Although you may have never heard his name before, Enzo Cavaglion is a hero. The 98-year-old Jewish-Italian helped smuggle his fellow Jews out of Italian-occupied France during World War II.
When it was all said and done, Cavaglion helped over 700 Jews escape internment camps.
He was recently honored by the B’nai B’rith World Center-Jerusalem and the Committee to Recognize the Heroism of Jews Who Rescued Fellow Jews During the Holocaust, who awarded him the Jewish Rescuers Citation at his home in the same village where his heroism took place.
“Enzo was really moved by the award,” Director of B’nai B’rith World Center-Jerusalem, Alan Schneider, said. He even broke down in tears.
“He’s 98 years old — frail in body, but his mind is sharp, and it was an opportunity for him to remember those awful days when he assisted these 1,000 Jews who escaped over the Maritime Alps from France into Italy.”
The Jewish Rescuers Citation was first created in 2011 to bring attention and respect to the Jews who helped hide and rescue other Jews during the war. They’ve already awarded over 200 Jewish heroes in a multitude of countries.
“For decades there’s been a focus on non-Jewish rescuers, such as the recognition as Righteous Among the Nations — an outstanding program spearheaded by Yad Vashem,” Schneider said.
“But there is also a huge focus on it by European countries who want to showcase their rescuers, and they often have a much broader expression of this than Yad Vashem.
“All of this has helped to create a brand of righteous among the nations,” he continued.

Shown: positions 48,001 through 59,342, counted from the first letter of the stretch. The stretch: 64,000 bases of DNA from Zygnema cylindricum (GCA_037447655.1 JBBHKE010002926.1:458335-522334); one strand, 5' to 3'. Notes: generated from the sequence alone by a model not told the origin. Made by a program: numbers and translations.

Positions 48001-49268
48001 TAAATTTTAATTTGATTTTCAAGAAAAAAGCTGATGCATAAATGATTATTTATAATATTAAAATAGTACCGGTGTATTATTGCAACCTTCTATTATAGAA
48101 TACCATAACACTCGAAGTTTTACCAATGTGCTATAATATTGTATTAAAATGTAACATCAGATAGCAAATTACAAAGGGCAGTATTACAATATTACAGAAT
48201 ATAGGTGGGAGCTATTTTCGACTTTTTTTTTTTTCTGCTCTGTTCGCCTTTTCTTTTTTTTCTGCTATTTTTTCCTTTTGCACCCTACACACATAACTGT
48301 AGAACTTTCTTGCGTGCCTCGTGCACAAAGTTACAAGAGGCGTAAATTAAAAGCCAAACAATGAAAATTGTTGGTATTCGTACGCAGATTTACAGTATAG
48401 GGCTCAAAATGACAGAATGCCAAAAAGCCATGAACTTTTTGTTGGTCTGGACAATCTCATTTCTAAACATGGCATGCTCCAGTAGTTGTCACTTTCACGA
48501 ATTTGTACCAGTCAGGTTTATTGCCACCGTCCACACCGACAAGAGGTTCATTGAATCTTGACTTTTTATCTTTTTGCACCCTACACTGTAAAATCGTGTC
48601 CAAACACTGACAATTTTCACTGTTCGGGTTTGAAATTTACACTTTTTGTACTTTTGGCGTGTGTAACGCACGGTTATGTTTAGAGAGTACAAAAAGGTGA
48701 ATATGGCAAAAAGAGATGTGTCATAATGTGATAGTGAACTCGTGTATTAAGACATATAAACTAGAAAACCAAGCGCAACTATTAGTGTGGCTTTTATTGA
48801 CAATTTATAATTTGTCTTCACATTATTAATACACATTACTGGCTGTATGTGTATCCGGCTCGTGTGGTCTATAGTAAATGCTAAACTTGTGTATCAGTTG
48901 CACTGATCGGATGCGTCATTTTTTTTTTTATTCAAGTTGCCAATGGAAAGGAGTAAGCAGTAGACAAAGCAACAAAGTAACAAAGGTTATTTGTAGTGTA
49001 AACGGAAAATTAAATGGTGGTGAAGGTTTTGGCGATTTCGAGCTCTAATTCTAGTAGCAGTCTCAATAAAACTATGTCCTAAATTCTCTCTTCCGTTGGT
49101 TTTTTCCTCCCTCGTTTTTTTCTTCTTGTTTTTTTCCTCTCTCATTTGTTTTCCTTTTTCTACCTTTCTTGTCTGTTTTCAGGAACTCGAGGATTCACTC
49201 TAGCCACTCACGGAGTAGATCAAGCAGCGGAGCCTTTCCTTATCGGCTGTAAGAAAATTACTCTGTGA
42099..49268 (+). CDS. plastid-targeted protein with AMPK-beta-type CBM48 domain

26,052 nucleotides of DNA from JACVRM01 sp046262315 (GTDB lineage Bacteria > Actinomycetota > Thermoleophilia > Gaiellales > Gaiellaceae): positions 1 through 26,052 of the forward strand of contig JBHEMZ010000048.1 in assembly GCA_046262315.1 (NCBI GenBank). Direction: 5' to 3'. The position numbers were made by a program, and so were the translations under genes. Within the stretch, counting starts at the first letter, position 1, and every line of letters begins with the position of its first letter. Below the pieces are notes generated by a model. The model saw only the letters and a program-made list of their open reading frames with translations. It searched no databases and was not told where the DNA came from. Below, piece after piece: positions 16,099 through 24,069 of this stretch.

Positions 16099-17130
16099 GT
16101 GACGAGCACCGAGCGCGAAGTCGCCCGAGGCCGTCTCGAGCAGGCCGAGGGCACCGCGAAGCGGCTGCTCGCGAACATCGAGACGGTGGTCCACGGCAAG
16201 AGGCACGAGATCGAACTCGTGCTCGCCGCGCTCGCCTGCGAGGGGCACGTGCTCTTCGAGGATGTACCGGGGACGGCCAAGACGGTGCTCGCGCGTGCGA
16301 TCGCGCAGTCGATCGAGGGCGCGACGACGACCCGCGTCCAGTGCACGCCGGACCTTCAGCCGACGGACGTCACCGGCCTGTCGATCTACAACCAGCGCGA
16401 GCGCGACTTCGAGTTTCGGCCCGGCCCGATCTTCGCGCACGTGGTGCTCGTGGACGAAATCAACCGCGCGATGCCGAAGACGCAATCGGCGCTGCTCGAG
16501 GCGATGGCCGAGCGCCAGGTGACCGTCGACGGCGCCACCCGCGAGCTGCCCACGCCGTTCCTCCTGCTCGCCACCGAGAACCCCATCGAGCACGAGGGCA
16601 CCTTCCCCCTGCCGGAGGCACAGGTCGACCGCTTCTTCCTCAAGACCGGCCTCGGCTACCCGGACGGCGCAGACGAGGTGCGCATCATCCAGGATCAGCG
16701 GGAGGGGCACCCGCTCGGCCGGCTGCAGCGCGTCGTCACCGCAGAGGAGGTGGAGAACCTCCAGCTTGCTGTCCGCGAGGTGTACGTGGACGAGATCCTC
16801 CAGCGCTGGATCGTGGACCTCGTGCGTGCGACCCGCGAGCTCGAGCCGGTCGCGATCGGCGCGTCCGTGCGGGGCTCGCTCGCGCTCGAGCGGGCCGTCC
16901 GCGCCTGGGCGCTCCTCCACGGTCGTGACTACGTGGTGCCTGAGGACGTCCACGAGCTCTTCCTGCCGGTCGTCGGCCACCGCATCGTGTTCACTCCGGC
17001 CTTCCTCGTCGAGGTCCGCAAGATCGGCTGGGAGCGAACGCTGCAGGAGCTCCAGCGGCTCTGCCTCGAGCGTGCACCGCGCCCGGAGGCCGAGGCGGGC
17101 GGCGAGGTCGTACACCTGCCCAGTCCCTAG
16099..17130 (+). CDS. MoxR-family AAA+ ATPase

“And now all these decades later, we’re trying to play catch up and recognize Jews who went beyond the call of duty and put themselves in even greater danger in Germany and allied countries.”
Cavaglion was particularly prolific when it came to the resistance movement. He fought Nazis and saved Jews, something that not many people were able to do.
“In many cases, you couldn’t do both,” Schneider said. “Saving Jews and fighting Nazis, so a lot of resistance movements had to choose between fighting and rescue.”
Cavaglion and his brother established the Italia Libera group to resist the German invasion. They simultaneously helped those who were fleeing France in search of safety.
Finally, after 75 years, Cavaglion was given recognition for his sacrifice and heroism. He put himself and his family in harm’s way to do what was right.
“This is the first recognition that he had from a Jewish organization for endangering himself,” Schneider said.
“Beyond that, he was already in danger for being a Jew in an area where the Nazis were roaming, he put himself in the line of fire and put himself in danger to rescue these Jews.”
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